The PMIP4 contribution to CMIP6-Part 3: the last millennium, scientific objective, and experimental design for the PMIP4 past1000 simulations

Impacto

Downloads

Downloads per month over past year

González Rouco, J. Fidel (2017) The PMIP4 contribution to CMIP6-Part 3: the last millennium, scientific objective, and experimental design for the PMIP4 past1000 simulations. Geoscientific model development, 10 (11). pp. 4005-4033. ISSN 1991-959X

[thumbnail of gonzalezrouco52libre+CC.pdf]
Preview
PDF
Creative Commons Attribution.

4MB

Official URL: http://dx.doi.org/10.5194/gmd-10-4005-2017




Abstract

The pre-industrial millennium is among the periods selected by the Paleoclimate Model Intercomparison Project (PMIP) for experiments contributing to the sixth phase of the Coupled Model Intercomparison Project (CMIP6) and the fourth phase of the PMIP (PMIP4). The past1000 transient simulations serve to investigate the response to (mainly) natural forcing under background conditions not too different from today, and to discriminate between forced and internally generated variability on interannual to centennial timescales. This paper describes the motivation and the experimental set-ups for the PMIP4-CMIP6 past1000 simulations, and discusses the forcing agents orbital, solar, volcanic, and land use/land cover changes, and variations in greenhouse gas concentrations. The past1000 simulations covering the pre-industrial millennium from 850 Common Era (CE) to 1849 CE have to be complemented by historical simulations (1850 to 2014 CE) following the CMIP6 protocol. The external forcings for the past1000 experiments have been adapted to provide a seamless transition across these time periods. Protocols for the past1000 simulations have been divided into three tiers. A default forcing data set has been defined for the Tier 1 (the CMIP6 past1000) experiment. However, the PMIP community has maintained the flexibility to conduct coordinated sensitivity experiments to explore uncertainty in forcing reconstructions as well as parameter uncertainty in dedicated Tier 2 simulations. Additional experiments (Tier 3) are defined to foster collaborative model experiments focusing on the early instrumental period and to extend the temporal range and the scope of the simulations. This paper outlines current and future research foci and common analyses for collaborative work between the PMIP and the observational communities (reconstructions, instrumental data).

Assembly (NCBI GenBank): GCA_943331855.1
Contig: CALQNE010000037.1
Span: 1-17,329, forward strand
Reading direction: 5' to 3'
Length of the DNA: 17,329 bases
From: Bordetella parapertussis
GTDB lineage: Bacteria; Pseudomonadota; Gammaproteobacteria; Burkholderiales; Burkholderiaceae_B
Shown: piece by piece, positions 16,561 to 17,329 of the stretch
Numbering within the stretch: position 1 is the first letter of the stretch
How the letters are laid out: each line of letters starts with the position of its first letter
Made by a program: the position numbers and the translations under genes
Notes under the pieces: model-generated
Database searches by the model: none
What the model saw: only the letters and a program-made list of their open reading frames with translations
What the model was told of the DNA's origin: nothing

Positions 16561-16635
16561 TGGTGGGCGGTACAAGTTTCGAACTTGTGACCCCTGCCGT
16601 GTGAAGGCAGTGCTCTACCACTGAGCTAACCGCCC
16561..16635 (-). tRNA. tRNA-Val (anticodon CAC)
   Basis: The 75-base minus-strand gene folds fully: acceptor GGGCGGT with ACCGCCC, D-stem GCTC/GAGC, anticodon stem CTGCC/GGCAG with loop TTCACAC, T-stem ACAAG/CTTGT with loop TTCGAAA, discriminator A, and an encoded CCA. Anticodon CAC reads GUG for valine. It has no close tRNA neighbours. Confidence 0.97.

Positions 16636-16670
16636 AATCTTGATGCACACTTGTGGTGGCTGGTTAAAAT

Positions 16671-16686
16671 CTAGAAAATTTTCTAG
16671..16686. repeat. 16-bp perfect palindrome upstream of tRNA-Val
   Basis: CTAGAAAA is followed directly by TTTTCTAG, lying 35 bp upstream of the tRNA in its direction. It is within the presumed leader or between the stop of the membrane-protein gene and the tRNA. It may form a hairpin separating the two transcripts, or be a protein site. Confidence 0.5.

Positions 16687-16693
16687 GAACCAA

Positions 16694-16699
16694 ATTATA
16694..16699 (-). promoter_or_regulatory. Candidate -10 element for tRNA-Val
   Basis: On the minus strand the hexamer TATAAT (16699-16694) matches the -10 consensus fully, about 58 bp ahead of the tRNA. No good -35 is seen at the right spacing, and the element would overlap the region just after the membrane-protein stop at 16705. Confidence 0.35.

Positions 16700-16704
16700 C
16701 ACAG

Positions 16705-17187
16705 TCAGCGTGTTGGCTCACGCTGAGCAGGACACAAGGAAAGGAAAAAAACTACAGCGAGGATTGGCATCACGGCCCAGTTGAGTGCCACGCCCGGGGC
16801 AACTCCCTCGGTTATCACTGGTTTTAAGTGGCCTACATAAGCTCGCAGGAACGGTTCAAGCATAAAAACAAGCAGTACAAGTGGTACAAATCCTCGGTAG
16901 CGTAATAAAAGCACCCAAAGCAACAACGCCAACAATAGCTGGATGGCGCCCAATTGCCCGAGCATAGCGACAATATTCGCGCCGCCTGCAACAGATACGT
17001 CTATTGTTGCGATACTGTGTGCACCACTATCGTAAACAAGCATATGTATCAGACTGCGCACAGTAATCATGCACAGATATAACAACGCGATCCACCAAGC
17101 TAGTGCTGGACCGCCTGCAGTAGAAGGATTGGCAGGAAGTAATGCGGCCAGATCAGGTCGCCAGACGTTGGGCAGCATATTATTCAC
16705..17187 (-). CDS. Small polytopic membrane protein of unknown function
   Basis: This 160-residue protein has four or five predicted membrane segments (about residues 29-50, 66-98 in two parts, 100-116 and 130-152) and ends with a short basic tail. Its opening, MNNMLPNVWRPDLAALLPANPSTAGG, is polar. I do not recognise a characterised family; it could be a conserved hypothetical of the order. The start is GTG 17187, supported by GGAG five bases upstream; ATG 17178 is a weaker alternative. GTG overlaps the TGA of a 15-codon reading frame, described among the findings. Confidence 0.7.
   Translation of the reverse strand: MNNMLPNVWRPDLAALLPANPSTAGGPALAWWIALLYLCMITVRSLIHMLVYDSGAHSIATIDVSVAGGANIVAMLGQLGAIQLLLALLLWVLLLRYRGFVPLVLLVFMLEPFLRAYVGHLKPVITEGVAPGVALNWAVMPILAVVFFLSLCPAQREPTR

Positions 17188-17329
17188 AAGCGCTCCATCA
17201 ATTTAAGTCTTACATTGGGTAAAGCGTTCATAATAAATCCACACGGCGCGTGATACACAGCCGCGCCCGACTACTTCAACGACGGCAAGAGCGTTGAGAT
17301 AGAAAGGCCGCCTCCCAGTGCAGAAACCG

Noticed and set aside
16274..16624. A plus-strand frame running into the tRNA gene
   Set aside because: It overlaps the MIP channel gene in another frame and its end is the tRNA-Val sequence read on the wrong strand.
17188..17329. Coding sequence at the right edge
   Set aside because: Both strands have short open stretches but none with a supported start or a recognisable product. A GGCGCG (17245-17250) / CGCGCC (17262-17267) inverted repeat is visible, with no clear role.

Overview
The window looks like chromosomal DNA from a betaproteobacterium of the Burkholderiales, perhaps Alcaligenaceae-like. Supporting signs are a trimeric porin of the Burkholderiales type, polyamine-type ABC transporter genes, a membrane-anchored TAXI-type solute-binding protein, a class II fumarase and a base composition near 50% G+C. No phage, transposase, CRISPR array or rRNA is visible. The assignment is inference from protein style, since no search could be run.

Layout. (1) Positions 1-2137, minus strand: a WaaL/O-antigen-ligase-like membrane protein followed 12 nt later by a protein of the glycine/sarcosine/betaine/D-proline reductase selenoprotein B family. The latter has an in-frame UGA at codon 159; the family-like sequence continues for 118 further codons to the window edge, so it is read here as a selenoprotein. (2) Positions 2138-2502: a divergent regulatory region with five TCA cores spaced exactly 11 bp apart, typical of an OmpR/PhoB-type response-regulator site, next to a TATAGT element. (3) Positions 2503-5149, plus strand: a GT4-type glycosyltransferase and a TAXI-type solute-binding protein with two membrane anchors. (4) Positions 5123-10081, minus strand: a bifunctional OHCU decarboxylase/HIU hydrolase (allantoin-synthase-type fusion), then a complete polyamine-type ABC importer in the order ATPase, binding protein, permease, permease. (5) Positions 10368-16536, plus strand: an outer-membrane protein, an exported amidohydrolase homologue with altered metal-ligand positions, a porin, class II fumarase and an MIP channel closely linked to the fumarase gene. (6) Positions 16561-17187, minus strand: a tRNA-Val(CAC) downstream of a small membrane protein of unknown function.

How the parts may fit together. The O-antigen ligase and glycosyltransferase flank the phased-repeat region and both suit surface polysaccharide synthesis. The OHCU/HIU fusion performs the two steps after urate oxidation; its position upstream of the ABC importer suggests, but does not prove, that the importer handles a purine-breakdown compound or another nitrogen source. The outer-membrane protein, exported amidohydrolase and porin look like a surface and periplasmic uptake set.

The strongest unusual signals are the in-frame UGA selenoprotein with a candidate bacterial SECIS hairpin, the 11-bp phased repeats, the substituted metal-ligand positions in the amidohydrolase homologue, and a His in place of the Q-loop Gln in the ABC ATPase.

Item Type:Article
Additional Information:

© Author(s) 2017. Artículo firmado por 46 autores. The work by Ilya G. Usoskin was partly done in the framework of Center of Excellence ReSoLVE (project no. 272157 of the Academy of Finland). Bette I. Otto-Bliesner acknowledges funding by the U.S. National Science Foundation (US-NSF) of the National Center for Atmospheric Research and support by US-NSF EaSM2 award AGS 1243107. Julia Pongratz is supported by the German Research Foundation’s Emmy Noether Program (PO 1751/1-1). Eugene Rozanov and Tania Egorova have been partially supported by the Swiss National Science Foundation under grant CRSII2-147659 (FUPSOL II). Christoph NehrbassAhles and Fortunat Joos acknowledge support by the Swiss National Science Foundation. Steven J. Phipps was supported under the Australian Research Council’s Special Research Initiative for the Antarctic Gateway Partnership (project ID SR140300001). Claudia Timmreck received funding from the German Federal Ministry of Education and Research (BMBF), research programme “MiKliP” (FKZ: 01LP1517B), and European Union FP7 project “STRATOCLIM” (FP7-ENV.2013.6.1-2; project 603557). Johann H. Jungclaus, Andrew Schurer, and Pascale Braconnot received support from Belmont/JPI-Climate Project PACMEDY (Paleo-Constraints on Monsoon Evolution and Dynamics; BMBF FKZ:01LP1607B, NERC: NE/P006752/1). Jürg Luterbacher acknowledges German Science Foundation (DFG) project AFICHE (Attribution of forced and internal Chinese climate variability in the Common Era) and Belmont/JPI-Climate Project INTEGRATE (an integrated data–model study of interactions between tropical monsoons and extra-tropical climate variability and extremes). Kees Klein Goldewijk is supported by Dutch NWO VENI grant no. 016.158.021 and endorsed by the PAGES LandCover6k group. Alexander I. Shapiro acknowledges funding from the People Programme (Marie Curie Actions) of the European Union’s Seventh Framework Programme (FP7/2007-2013) under REA grant agreement no. 624817. Andrew Schurer was supported by ERC-funded project TITAN (EC-320691). J. Fidel GonzálezRouco acknowledges project ILModelS CGL2014-59644-R and Raimund Muscheler received support from the Swedish Research Council (grant DNR2013-8421). Jason E. Smerdon was supported in part by U.S. National Science Foundation grants AGS-1401400, AGS-1243204, and AGS-1602581 (LDEO contribution no. 8150). Open-access charges have been covered partly by the European Union post-grant OA pilot and partly by the Max Planck Society.

Uncontrolled Keywords:Model intercomparision project; Climate proxy data; Atlantic oscillation reconstruction; Scale temperature variability; Solar spectral irradiance; Surface air-temperature; Asian summer monsoon; Carbon cycle model; Volcanic-eruptions; North-Atlantic
Subjects:Sciences > Physics > Atmospheric physics
ID Code:62896
Deposited On:30 Oct 2020 11:23
Last Modified:30 Oct 2020 11:38

Origin of downloads

Repository Staff Only: item control page